China will tighten controls on Internet blogs and webcasts in a response to new technologies that have allowed cyber citizens to avoid government censorship efforts, state press reported Tuesday.
Following a call from President Hu Jintao in January to "purify" the Internet, the ruling Communist Party will introduce new regulations targeting blogs and webcasts, one of the nation's chief censors was cited as saying.

"Advanced network technologies such as blogging and webcasting have been mounting new challenges to the government's ability to supervise the Internet," Press and Publication Administration head Long Xinmin said, according to Xinhua news agency.

Long said the government was in the middle of drafting the new regulations.

No specific details of the new rules were reported, but Long said they would lead to "a more healthy and active Internet environment," according to Xinhua.

The Chinese government, which has long maintained strict controls over traditional media, have this year ramped up a campaign to combat the rising influence of the Internet.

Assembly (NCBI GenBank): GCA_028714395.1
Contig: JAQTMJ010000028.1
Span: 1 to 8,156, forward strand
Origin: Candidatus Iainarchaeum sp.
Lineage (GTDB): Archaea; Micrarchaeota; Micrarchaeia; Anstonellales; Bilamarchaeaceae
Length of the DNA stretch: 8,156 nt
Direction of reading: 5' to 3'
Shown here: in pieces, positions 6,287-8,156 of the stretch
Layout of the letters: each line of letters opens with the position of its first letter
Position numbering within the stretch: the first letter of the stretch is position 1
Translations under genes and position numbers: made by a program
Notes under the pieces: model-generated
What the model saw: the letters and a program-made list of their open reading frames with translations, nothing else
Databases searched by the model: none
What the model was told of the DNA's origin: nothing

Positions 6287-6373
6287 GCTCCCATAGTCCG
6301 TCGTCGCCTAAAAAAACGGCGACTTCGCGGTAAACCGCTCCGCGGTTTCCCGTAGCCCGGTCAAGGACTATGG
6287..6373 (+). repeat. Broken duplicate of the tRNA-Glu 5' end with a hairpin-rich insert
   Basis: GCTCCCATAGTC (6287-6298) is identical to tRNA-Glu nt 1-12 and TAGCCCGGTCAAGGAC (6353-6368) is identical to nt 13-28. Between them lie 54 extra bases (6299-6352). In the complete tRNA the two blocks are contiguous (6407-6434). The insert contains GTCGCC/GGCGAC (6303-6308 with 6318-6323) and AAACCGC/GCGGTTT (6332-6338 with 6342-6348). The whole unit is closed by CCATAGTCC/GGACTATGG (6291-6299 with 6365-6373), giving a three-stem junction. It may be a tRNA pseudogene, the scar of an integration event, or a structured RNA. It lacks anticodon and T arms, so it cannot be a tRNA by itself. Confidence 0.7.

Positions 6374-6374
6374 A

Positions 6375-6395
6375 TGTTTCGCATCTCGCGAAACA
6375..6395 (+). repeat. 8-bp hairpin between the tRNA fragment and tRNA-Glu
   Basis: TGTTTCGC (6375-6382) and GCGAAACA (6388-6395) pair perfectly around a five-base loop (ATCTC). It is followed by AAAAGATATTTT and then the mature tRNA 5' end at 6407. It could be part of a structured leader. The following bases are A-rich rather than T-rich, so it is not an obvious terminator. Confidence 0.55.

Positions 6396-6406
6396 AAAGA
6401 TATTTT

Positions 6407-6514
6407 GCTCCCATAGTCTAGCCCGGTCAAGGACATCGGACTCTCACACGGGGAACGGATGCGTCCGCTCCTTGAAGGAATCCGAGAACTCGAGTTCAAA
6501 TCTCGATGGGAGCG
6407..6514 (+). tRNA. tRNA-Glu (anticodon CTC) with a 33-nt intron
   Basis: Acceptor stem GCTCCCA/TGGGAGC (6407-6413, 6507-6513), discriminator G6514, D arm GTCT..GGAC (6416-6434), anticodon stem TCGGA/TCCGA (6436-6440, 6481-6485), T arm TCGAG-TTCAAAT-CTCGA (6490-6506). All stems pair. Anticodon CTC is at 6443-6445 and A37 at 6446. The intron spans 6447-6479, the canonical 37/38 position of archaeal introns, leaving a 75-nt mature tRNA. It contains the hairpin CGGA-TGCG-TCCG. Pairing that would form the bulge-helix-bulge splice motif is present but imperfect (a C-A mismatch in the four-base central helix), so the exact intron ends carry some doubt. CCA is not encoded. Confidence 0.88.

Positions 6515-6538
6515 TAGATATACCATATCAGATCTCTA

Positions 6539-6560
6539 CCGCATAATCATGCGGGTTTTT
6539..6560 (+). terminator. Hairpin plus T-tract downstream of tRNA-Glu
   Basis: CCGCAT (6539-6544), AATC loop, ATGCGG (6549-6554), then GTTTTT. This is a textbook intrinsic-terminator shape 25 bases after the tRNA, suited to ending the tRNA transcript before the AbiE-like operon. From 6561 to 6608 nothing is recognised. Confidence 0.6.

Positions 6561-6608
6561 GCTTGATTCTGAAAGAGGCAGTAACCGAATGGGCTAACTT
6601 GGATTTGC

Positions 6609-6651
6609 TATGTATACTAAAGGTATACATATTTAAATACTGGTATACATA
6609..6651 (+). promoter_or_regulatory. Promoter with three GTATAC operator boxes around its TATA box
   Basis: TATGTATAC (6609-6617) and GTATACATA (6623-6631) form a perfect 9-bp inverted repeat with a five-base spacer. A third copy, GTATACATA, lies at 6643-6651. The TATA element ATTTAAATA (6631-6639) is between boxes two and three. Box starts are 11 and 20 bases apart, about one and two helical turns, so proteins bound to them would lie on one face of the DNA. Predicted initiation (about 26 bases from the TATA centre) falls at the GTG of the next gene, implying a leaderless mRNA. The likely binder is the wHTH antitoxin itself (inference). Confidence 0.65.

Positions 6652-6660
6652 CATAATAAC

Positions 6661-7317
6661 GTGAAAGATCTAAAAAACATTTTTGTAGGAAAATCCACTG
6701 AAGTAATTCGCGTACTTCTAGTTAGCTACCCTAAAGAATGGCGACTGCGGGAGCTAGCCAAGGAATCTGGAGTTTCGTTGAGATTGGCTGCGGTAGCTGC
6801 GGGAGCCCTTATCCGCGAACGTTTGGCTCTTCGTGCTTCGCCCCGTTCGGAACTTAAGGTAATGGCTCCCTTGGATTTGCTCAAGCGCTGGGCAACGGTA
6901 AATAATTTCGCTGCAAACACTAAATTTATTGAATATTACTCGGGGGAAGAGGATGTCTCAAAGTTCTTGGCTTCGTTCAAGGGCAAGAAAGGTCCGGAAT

"Whether we can cope with the Internet is a matter that affects the development of socialist culture, the security of information and the stability of the state," Hu said in January as he called for the medium to be "purified."

Aside from the new regulations, the central government also announced this month it would not allow any new Internet cafes to be registered this year.

Experts say 30,000-40,000 Internet police are also employed to implement the country's extensive Internet censorship system, known as the "Great Firewall of China."

Media watchdog Reporters Without Borders labels China's government an "enemy of the Internet." It said last month that 52 people were languishing in Chinese jails for online activities deemed inappropriate by authorities